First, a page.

Learning About and Painting Coral at St. Mark’s School

by Frances Hornbostel ‘21 and Charlotte Bertsch ‘21, St. Mark's School


The Project:

This past December, the Studio 1 class at St. Mark’s School participated in a project designed to bring awareness to coral bleaching and to educate people on how this issue is affecting our world. Ms. Putnam, the Studio 1 teacher, chose this project to “...introduce [students] to an issue that will have great consequence well within [their] lifetime. Art students need to realize that observational skills can be applied in communicating and educating a community, and those who develop the skills can use them to reach an audience who perhaps has not read about the issue or heard about it.” Students were able to explore the painting medium while researching a topic with more global significance.


The Research Process:

To learn about coral and what was truly happening in our world, the class began by watching Chasing Coral, a Netflix documentary which shows the complex process of tracking coral bleaching internationally and the response of scientists and coral enthusiasts. Students were required to reflect upon this video, including what coral bleaching meant for the global world as well as for areas closer to home. From there, students individually researched different types of coral, until they found one that interested them. Researching this particular kind of coral and finding reference pictures to paint was the next step. Students were encouraged to make the painting and the coral their own while keeping in mind scientific consistencies and Ms. Putnam’s  requirements for the project itself. These guidelines included experimentation with color while staying scientifically accurate, and a writing piece that accompanies the painting and explains the particular type of coral that was painted.


What We Learned About Coral:

Many people are oblivious to the destruction that is taking place below land. Coral is bleaching in astonishing numbers, causing deaths that can spread miles across reefs. This bleaching is due to many factors, with almost all of them in the control of humans. 20% of reefs all around the world have been ruined. Humans have caused this problem by overfishing and releasing sediments, nutrients, and pollutants into the oceans. Pollution has also largely impacted coral bleaching. From trash entering the ocean to high carbon levels, pollution has only exacerbated the already detrimental coral bleachings. These actions disrupt the environment of the coral, impeding their inability to thrive.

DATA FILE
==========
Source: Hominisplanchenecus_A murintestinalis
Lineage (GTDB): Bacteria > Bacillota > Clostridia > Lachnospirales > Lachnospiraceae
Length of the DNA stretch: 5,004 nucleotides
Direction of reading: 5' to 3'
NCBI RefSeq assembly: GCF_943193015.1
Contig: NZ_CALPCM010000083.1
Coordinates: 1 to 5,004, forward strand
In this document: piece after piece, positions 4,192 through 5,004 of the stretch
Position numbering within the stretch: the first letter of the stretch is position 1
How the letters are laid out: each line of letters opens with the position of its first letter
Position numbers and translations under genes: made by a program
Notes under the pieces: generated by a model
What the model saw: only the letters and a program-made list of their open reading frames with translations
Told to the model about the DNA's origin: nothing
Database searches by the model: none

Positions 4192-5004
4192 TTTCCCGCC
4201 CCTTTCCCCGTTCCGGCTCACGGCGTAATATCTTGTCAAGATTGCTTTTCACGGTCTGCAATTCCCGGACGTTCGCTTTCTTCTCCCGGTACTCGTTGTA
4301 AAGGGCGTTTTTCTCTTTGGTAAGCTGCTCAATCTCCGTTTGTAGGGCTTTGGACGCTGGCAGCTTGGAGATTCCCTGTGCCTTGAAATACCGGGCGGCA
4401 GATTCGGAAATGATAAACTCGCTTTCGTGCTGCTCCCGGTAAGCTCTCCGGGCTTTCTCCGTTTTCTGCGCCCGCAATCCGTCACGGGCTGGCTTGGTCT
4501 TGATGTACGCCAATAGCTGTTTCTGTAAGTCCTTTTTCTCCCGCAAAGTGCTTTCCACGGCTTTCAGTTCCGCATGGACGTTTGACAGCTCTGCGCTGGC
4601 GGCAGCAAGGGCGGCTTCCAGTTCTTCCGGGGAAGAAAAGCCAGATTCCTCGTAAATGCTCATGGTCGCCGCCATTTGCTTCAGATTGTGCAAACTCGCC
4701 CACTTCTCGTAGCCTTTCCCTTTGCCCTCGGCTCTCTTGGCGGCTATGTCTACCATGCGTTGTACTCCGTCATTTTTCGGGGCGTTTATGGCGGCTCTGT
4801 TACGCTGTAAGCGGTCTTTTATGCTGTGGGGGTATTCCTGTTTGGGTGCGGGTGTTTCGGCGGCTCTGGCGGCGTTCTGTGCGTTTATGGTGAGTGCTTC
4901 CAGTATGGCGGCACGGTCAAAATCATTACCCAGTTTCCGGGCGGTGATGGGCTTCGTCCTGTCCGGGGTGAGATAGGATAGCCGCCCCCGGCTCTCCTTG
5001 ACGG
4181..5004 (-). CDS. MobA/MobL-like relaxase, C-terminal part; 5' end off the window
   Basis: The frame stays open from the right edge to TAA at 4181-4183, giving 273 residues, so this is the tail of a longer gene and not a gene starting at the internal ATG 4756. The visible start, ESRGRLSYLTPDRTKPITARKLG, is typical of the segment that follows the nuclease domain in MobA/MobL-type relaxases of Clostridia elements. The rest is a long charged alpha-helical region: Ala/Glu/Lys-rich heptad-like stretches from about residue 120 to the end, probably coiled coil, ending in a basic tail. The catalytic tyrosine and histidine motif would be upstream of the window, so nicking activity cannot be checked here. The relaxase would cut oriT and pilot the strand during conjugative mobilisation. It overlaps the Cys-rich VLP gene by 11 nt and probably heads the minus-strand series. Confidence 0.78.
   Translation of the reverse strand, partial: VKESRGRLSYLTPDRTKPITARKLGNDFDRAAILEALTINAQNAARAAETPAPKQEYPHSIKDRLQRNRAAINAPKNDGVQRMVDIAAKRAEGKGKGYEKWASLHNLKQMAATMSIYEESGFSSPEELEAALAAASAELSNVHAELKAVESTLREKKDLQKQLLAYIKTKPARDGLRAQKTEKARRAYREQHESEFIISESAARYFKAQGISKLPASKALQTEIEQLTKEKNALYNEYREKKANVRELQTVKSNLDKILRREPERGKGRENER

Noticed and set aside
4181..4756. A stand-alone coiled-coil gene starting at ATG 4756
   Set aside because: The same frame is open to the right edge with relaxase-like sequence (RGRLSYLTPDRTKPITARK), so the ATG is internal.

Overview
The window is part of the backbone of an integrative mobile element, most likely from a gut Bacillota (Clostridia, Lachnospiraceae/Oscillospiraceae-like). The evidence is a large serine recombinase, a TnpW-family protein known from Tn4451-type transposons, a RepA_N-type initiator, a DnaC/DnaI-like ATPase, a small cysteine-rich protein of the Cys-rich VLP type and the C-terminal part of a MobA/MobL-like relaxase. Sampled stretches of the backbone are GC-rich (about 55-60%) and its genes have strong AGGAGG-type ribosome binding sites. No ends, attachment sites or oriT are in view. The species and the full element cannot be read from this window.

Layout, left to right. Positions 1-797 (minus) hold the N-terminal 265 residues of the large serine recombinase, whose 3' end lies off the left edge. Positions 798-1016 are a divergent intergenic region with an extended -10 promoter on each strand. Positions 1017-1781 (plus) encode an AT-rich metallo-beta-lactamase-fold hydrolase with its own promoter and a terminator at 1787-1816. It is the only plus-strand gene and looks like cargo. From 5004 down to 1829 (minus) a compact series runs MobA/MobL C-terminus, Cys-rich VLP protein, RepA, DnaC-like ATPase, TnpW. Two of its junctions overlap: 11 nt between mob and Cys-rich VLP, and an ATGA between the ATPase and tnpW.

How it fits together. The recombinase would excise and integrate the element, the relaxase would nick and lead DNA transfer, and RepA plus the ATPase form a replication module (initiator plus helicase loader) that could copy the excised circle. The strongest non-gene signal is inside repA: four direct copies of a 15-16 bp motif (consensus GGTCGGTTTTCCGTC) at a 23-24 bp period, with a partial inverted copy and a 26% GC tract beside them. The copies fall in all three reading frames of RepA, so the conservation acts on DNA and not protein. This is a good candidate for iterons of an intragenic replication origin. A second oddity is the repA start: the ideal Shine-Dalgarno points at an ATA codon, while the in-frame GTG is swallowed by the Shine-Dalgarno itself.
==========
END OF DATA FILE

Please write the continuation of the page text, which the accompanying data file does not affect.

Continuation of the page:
One of the most predominant dangers that coral faces is climate change. Coral requires an increased temperature of only two degrees Celsius to bleach. This temperature change can be fate altering, as coral flourishes in shallow water that ranges from 70-85 degrees Fahrenheit. However, 90% of the carbon dioxide in the atmosphere is being absorbed into the oceans and steadily raising the ocean temperatures.

Another one of the main problems facing coral is the lack of awareness. The misconception that coral will be around forever fools many people. However, at the current rate at which coral is dying, coral will be extinct within the next 40 years. People believe that if coral reefs are lost, nothing will change. However, coral plays a crucial role in fostering marine life. Coral reefs only make up 1% of the ocean floor, but provide resources for 25% of all marine life to survive. This colossal loss of marine life is especially pertinent as the fish that are dying off feed millions of people.

Becoming aware of the threats to corals is necessary. If coral reefs are lost, we will not just be missing a beautiful piece of nature, but we will also be witnessing the beginning of an entire class dying. People are not aware of the depth of the issue, but if coral goes extinct, it will affect everyone. People must be taught about how terrible this problem is, or else coral bleaching will have no hope of being improved.



"Mushroom Coral." Wildscreen Arkive, Wildscreen, www.arkive.org/mushroom-coral/

    fungia-fungites/image-G25742.html. Accessed 7 Nov. 2017.

Orlowski, Jeff, director. Chasing Coral. Produced by Larissa Rhodes, Bioquest, 2017.

"Threats to Coral Reefs." Defenders of Wildlife, defenders.org/coral-reef/

    threats. Accessed 8 Nov. 2017.